NBA preview: Southwest

NBA preview: Southwest
by Steve Kerr, Yahoo Sports
October 27, 2004

Steve Kerr
Yahoo Sports
When Don Nelson took over the Knicks in 1994, he vowed to turn the Patrick Ewing-led team into an entertaining, up-tempo unit. Ewing, however, wasn't so enthralled with the plan, and he never felt comfortable playing Nellie's style. He wanted to do what he'd always done – slow the game down, get the ball on the low post and dominate the action.

The two butted heads. Gone after just 34 games into the season, Nellie was replaced by Jeff Van Gundy.

I raise the issue because while Nellie always has longed for a big man, he never has felt totally comfortable coaching one. He always has loved to play "small ball," and the Mavericks have thrived as a running team for the past five seasons.

But with Steve Nash gone and Erick Dampier wearing a Dallas uniform, Nelson is confronted with a dilemma: Change the up-tempo style that he loves and instead play a defensive, plodding game, or get Dampier to adapt and get out and run.

Neither style sounds like it will come naturally. But if the Mavericks are to compete in the NBA's toughest division – the Southwest – Nelson and Dampier will have to be comfortable together.

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    1. San Antonio Spurs
    Tim Duncan is the best player in the game. Kevin Garnett may be more versatile and definitely deserved the MVP last season, but Duncan is much stronger and dominates games on the low post, forcing teams to alter their defensive strategies.

    With Tony Parker and Manu Ginobili in the backcourt, the Spurs have two daring, athletic guards who attack the basket. Bruce Bowen sets the tone for the defense with his lockdown, aggressive style. Brent Barry gives the Spurs great versatility and outside shooting in the backcourt, and he'll see a lot of open shots playing with Duncan.

    2. Houston Rockets
    The Rockets spent a week this month in China, where Yao Ming is more popular than Michael Jordan. If Yao continues to improve at such a rapid rate, he might eventually enjoy similar success to MJ as well.

    The Rockets are a team on the rise, and with Yao teaming with Tracy McGrady, Jeff Van Gundy has the half-court weapons he needs in his patient (read: slow) attack. The big question for Houston is who will step in at point guard. Charlie Ward? Tyronn Lue? Bobby Sura?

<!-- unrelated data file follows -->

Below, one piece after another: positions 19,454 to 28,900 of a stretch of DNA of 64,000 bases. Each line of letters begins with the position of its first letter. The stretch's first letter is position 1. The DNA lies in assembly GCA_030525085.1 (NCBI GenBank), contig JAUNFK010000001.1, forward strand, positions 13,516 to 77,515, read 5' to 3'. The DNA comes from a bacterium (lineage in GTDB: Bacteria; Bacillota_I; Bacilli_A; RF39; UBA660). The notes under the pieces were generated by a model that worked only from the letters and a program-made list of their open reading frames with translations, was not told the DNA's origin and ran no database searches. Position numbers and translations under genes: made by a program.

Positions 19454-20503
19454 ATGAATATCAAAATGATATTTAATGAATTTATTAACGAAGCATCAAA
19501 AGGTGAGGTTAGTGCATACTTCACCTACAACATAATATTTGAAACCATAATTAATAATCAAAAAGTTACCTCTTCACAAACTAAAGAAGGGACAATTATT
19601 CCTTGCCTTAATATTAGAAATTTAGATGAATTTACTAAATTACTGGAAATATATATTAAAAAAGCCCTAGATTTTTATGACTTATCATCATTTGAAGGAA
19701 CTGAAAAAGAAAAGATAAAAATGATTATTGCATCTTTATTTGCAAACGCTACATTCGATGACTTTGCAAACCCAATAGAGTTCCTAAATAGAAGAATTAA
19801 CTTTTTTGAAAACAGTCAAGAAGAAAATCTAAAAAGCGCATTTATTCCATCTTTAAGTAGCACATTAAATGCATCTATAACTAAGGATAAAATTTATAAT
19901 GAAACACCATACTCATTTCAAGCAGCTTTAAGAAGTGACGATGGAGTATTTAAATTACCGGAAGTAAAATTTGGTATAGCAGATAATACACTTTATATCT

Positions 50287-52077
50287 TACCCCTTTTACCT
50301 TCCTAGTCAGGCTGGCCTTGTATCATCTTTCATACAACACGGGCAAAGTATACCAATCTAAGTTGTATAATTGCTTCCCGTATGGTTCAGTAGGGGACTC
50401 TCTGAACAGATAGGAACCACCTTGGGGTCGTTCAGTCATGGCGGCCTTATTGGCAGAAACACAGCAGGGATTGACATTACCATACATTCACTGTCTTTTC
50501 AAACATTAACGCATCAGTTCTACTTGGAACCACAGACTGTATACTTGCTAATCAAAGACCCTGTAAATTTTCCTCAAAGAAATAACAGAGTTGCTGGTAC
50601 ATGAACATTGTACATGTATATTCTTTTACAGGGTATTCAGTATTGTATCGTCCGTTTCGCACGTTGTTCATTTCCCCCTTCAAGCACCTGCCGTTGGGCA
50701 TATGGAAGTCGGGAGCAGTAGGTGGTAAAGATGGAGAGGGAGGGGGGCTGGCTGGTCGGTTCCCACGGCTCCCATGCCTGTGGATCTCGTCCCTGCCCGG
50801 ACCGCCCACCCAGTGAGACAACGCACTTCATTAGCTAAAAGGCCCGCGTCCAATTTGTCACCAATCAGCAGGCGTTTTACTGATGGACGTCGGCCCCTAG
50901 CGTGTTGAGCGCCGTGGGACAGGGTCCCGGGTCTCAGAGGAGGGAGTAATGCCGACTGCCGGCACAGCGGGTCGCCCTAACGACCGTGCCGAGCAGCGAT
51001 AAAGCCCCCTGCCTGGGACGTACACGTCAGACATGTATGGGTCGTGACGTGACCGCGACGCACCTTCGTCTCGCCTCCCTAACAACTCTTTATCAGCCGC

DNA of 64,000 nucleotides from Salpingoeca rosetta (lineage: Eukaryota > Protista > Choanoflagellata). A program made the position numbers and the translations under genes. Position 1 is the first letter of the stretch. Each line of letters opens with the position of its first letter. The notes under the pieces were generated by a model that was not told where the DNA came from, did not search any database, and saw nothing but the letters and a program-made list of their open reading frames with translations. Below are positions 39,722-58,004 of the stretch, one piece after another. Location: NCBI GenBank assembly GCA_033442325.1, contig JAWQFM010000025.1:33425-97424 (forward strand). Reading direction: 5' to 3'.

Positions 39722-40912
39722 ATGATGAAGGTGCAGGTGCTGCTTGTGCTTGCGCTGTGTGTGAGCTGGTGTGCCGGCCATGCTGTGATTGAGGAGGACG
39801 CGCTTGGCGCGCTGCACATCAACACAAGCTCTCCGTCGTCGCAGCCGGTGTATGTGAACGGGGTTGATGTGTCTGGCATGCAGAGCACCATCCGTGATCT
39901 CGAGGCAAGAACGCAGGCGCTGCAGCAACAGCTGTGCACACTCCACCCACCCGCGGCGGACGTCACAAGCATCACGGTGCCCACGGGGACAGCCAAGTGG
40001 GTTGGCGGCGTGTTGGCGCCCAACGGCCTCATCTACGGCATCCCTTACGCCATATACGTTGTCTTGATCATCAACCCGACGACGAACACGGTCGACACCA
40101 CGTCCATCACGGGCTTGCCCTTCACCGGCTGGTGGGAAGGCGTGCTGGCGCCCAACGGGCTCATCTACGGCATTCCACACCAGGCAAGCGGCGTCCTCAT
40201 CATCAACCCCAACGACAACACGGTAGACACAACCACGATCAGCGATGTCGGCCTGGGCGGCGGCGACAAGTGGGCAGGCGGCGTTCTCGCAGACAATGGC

3. Memphis Grizzlies
    What a fantastic season the Grizzlies had last season. Now the expectations are high, of course, and the Grizzlies must respond. With Hubie Brown running the show, it's tough to see this team not succeeding.

    Memphis added tough shooter Brian Cardinal to an already deep rotation, and they'll rely on defense, running and hard work to wear the opposition down. Pau Gasol is the big gun for the Grizzlies, and if he can dominate in the low post, they won't have as difficult of a time scoring against the better defenses as they did last season.

    4. Dallas Mavericks
    Dirk Nowitzki and Michael Finley return, but their former running mate Steve Nash is not there to lead them.

    Can this team continue to thrive on running and sharing the ball with the new additions of Jason Terry and Jerry Stackhouse? Both would much rather shoot than pass, and when you throw Dampier into the mix, you wonder how this group will blend together. Nellie has his hands full.

    5. New Orleans Hornets
    Realignment was not kind to the Hornets. Last season, they were a popular pick to win the Eastern Conference. Now they're a unanimous pick for last place in the Southwest Division.

    With Jamal Mashburn out for the season with a knee injury, it figures to be a tough season for New Orleans. Baron Davis will run the offense, and he and David Wesley will cast away from the perimeter. Rookie J.R. Smith also has deep range, and he has scored in bunches in the preseason. P.J. Brown anchors the defense and provides veteran leadership.

    The Hornets aren't that bad, but they're in the wrong division.

    Steve Kerr is Yahoo! Sports' NBA analyst. Send Steve a question or comment for potential use in a future column or webcast.

    Updated on Thursday, Oct 28, 2004 12:18 am, EDT

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